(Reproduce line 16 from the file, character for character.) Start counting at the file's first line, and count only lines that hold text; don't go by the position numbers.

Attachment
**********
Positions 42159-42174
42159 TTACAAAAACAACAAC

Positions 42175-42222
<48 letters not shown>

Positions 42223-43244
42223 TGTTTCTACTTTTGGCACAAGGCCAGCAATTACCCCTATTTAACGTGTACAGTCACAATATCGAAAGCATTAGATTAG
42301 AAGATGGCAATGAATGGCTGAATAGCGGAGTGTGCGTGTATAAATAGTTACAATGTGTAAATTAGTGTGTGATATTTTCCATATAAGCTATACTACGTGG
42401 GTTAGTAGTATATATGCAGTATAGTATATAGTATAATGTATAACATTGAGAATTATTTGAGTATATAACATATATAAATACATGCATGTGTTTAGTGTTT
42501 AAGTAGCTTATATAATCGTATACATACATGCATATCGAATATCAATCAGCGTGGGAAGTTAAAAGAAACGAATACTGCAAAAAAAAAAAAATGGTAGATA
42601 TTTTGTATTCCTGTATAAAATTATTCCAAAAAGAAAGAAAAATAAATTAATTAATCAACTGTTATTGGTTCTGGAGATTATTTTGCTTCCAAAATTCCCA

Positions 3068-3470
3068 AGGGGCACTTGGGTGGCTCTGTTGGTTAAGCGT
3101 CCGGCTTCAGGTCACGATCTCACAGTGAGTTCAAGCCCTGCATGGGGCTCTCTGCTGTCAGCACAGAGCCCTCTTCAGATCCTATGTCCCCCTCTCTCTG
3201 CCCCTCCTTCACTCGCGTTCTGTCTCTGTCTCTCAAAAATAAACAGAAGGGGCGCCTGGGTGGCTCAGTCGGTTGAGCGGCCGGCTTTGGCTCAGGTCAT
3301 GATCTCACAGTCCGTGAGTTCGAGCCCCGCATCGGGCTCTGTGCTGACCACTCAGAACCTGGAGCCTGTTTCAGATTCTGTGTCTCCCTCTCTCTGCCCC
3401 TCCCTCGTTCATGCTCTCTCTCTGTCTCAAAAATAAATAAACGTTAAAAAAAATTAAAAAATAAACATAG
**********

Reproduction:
3401 TCCCTCGTTCATGCTCTCTCTCTGTCTCAAAAATAAATAAACGTTAAAAAAAATTAAAAAATAAACATAG